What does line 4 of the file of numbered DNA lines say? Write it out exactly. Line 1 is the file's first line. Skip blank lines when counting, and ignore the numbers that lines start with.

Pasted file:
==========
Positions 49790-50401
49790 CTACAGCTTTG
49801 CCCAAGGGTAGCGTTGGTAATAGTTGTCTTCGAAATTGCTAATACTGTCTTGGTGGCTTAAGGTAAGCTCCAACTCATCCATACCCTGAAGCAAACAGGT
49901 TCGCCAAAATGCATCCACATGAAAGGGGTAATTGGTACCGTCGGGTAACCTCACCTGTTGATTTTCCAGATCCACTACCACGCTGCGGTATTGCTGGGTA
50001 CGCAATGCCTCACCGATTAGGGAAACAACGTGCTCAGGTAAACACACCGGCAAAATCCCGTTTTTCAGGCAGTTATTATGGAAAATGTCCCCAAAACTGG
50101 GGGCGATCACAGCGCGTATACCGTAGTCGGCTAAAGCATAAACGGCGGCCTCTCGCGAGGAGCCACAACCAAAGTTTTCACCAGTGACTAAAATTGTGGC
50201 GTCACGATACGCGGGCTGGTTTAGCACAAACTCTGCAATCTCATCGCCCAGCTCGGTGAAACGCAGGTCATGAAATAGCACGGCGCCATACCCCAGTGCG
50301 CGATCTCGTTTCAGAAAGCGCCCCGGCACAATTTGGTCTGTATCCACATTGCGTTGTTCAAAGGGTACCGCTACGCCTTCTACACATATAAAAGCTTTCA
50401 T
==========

49901 TCGCCAAAATGCATCCACATGAAAGGGGTAATTGGTACCGTCGGGTAACCTCACCTGTTGATTTTCCAGATCCACTACCACGCTGCGGTATTGCTGGGTA